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  #1  
Old 02-23-2020, 03:27 PM
mfalcon mfalcon is offline
 
Join Date: Jun 2016
Location: Glasgow, UK
Posts: 6
Default Elevator damage

Hi all,

We've had some minor damage to our port elevator due to a pole falling from a hangar roof. Thankfully the damage appears relatively minor (it initially appeared there was no damage), but there is a crease in the lower skin next to the trim tab and a small crack. Any hints or suggestions on how best to deal with the crease (we'll be stop drilling the crack), or do you think replacing the elevator skin completely would be best? Will be speaking to Vans support for advice too...





Cheers,

Michael
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  #2  
Old 02-24-2020, 06:15 AM
Scott Hersha Scott Hersha is offline
 
Join Date: Jan 2005
Location: Cincinnati, OH
Posts: 1,283
Default

You may need to put a patch over that area after you straighten it up a little. This would obviously be done with pop rivets and the same gauge material that is on your elevator now (.016 or .020). You might have to add some weight to the tip of your elevator counter weight, and these elevators should be balanced separately. This, of course, will be cleared with Vans first, but since it looks like it’s on the bottom, you’ll probably be the only one that notices.
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SH
RV6/2001 built/sold 2005
RV8 Fastback/2008 built/sold 2015
RV4/bought 2016/sold/2017
RV8/2018 built/Sold(sadly)
RV4/bought 2019 Flying
Cincinnati, OH/KHAO
JAN2020
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  #3  
Old 02-24-2020, 06:35 AM
Scott Hersha Scott Hersha is offline
 
Join Date: Jan 2005
Location: Cincinnati, OH
Posts: 1,283
Default

Here’s another idea - also to be cleared with Vans.... take the trim tab off, and it would be easier to fix if you removed the elevator and put it on a bench. Carefully remove the end “rib” on the elevator, made by bending the elevator skin tabs, with a dremel tool. That will give you access to the inside of the elevator trailing edge area where the skin is damaged. Then straighten this area back to as close to original shape as you can. This might be good enough, but I would suspect that You would still need a patch because of material embrittlement in an area that takes a beating from prop pulses and turbulence. This would be easier to accomplish if you can get to the inside of that area for dimpling for countersunk rivets. You would need to drill out a few of the pop rivets that are just forward of the damaged area to be used on the patch. Then you fashion a new rib to replace the bent one you cut out. Use blocks of wood cut to the V-shape of the new rib with rounded edges, and pound it out the old fashioned way. I did this on the elevators I made in the very beginning because it was difficult to get a nice crisp bent edge and perfect fit by bending those tabs down - although I tried.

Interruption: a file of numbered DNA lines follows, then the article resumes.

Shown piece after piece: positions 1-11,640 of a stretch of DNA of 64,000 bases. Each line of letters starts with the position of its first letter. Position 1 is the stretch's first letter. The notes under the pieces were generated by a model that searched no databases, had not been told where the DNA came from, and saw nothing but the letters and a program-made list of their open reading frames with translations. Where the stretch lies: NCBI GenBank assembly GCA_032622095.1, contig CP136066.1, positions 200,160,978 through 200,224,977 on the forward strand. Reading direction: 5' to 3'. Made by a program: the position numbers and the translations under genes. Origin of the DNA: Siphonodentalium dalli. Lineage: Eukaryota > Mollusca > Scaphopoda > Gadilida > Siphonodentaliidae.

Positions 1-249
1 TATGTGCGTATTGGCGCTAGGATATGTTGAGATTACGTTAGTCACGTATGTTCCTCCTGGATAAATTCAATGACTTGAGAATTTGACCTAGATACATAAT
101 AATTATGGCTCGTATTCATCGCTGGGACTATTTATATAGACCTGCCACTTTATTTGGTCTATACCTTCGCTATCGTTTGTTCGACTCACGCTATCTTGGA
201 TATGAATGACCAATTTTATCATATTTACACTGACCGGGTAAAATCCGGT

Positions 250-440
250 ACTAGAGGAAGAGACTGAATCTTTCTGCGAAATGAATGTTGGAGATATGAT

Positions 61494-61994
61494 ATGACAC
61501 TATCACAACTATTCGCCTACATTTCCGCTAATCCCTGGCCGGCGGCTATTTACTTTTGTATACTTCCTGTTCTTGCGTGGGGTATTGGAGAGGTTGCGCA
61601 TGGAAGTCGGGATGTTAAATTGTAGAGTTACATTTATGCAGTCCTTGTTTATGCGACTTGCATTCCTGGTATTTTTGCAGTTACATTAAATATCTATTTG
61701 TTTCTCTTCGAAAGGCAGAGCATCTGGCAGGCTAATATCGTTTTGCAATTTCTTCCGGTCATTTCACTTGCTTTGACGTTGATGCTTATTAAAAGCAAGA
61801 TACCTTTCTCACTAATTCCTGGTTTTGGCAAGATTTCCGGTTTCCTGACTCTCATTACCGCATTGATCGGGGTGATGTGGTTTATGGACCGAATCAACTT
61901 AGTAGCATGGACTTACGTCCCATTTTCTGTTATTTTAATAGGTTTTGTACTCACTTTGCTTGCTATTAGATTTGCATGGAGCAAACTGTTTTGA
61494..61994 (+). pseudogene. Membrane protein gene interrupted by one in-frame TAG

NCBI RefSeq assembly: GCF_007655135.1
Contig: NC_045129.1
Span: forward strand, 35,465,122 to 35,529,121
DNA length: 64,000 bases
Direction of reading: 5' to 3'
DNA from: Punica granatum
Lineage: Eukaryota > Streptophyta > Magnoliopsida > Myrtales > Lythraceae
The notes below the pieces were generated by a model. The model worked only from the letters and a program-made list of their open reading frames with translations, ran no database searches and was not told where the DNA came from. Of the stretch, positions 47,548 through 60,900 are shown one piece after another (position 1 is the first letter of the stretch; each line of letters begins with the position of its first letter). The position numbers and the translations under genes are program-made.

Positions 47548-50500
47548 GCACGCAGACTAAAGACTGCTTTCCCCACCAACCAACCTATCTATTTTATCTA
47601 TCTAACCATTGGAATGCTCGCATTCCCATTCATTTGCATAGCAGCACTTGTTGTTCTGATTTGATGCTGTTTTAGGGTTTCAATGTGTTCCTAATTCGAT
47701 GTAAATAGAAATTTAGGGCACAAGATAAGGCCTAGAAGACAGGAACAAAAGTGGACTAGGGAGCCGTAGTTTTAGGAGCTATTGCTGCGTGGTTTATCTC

Good luck. Sounds like a fun project for the cold weather. You could do this at home in your heated house.....
__________________
SH
RV6/2001 built/sold 2005
RV8 Fastback/2008 built/sold 2015
RV4/bought 2016/sold/2017
RV8/2018 built/Sold(sadly)
RV4/bought 2019 Flying
Cincinnati, OH/KHAO
JAN2020
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  #4  
Old 02-24-2020, 02:52 PM
MGRVAwesome MGRVAwesome is offline
 
Join Date: Jul 2010
Location: Seattle, Wa
Posts: 51
Default Only surface damage...?

Sjoe. The worst of this is "not knowing". Not knowing how hard that pole really fell. Not knowing if it's only the elevator that's damaged. Not knowing if it's only surface damage or maybe you should also inspect, ribs, elevator horns, control tubes, HS spar etc.

I had a line of "non-structural" rivets in the tail of my RV-7 which I knew wasn't formed properly but still passed inspection. I eventually replaced and did the job properly after flying for about 50 hrs with this niggling little voice in my head every time I pulled a little bit of G's. Those tail feathers are VERY important for continued safe flight. You don't want there to be any doubt while you're up 10'000ft. Just saying. Be sure and be safe.
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  #5  
Old 02-26-2020, 01:35 PM
mfalcon mfalcon is offline
 
Join Date: Jun 2016
Location: Glasgow, UK
Posts: 6
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Thanks for the thoughts - Vans have suggested a simple repair should be sufficient. but we'll be doing an internal inspection with an endoscope just to double check the internal rib/spar. Fingers crossed we can get this complete this weekend, and get back in the air!
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